Football: Fixture congestion means players are far from their best, says PFA chief

Tottenham Hotspur striker Harry Kane (left) has played 49 games for club and country this year, including the national team's run to the Euro 2020 final.
Tottenham Hotspur striker Harry Kane (left) has played 49 games for club and country this year, including the national team's run to the Euro 2020 final.PHOTO: REUTERS

LONDON (REUTERS) - Players are playing too many fixtures and are not performing at their best, the head of the English Professional Footballers' Association (PFA) said on Wednesday (Oct 6).

Former Brighton & Hove Albion striker Maheta Molango, who replaced Gordon Taylor as head of the PFA this year, spoke out after Fifa's review of the international match calendar and the world ruling body's calls for a biennial World Cup.

Former Arsenal manager Arsene Wenger, Fifa's chief of global football development, repeated his support for the change from the established four-year cycle last month but has met with opposition from Uefa and domestic leagues across Europe.

Molango said players should be consulted first on any changes to the calendar.

"It's not about doing a calendar and seeing how the players fit in that, because I want my kids to see the best version of the players. It's why I fell in love with this game," Molango said at the Leaders Week sports conference.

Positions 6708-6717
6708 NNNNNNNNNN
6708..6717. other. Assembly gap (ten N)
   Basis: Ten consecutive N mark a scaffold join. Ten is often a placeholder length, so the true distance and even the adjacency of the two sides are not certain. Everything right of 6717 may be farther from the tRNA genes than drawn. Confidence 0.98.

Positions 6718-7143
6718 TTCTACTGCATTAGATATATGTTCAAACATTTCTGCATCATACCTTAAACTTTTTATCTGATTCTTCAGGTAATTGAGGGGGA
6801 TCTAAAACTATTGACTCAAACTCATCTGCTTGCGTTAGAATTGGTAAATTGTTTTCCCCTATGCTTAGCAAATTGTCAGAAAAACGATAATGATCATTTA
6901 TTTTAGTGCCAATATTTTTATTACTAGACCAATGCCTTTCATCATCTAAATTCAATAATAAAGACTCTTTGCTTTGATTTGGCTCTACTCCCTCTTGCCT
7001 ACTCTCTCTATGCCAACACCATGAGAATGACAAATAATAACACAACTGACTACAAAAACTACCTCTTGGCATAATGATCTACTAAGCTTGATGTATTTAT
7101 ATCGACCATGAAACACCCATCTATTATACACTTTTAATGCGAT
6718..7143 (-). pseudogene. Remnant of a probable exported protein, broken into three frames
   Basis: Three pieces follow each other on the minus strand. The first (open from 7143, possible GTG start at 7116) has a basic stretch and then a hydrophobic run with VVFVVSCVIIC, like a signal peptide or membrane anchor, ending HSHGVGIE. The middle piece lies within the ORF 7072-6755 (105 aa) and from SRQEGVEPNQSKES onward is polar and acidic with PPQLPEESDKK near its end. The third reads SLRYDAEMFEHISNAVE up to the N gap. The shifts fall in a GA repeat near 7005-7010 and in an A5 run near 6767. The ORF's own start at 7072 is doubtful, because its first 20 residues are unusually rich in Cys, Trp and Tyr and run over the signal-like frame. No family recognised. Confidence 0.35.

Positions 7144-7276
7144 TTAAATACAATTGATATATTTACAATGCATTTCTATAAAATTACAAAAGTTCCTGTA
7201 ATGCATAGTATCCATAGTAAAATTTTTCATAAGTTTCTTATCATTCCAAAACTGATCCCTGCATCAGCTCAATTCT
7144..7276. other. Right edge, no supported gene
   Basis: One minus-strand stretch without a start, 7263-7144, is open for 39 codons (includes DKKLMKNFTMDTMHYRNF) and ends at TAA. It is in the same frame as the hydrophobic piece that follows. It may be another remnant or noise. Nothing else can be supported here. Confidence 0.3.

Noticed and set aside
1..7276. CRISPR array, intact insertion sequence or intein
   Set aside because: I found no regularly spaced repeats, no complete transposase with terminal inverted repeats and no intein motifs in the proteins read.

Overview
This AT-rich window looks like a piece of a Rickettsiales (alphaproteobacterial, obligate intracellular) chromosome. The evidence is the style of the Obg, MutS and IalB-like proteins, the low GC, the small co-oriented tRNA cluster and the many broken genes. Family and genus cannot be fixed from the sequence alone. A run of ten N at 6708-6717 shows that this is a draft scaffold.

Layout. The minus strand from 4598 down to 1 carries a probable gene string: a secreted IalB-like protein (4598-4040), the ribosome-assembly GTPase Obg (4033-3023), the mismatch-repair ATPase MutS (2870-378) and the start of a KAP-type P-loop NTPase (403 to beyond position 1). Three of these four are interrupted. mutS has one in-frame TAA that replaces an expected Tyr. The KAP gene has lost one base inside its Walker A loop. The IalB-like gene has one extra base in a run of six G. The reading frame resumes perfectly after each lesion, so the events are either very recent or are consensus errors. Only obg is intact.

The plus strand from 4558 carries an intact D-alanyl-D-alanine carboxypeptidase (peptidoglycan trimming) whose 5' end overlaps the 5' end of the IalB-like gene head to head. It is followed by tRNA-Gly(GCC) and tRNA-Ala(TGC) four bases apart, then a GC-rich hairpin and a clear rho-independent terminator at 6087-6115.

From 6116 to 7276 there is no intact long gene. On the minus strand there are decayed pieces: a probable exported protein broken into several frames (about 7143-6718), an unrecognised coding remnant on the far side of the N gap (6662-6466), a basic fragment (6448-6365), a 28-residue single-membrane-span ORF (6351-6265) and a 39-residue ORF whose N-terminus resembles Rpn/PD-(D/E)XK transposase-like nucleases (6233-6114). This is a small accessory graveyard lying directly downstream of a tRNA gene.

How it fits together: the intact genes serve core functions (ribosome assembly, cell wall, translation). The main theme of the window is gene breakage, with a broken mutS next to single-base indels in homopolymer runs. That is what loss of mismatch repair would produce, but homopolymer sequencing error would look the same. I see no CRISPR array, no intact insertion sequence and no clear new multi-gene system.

"Right now I feel what my kids see on the TV is just a shadow of what they would expect if this person would be able to play a number of games that is sustainable.

"What we are seeing is different stakeholders having different interests, trying to protect their own business interests and the players somehow having to fit within that picture."

The congested calendar means a player like England captain and Tottenham Hotspur striker Harry Kane has played 49 games for club and country this year, including the national team's run to the Euro 2020 final.

Barcelona midfielder Pedri played more than 60 games last season after competing for Spain at the European Championship and the Tokyo Olympics.

Global players' union FIFpro this year called for players to have a greater say in conditions in domestic leagues.

But Molango said it was in the interests of competition organisers to ensure players were well rested.

"It's not just a question of player welfare, because it is, but even those who only think about the business side of it you are damaging the product," the 39-year-old said.

"Quality means seeing the best version of the players who play against each other, because they create the show not the clubs."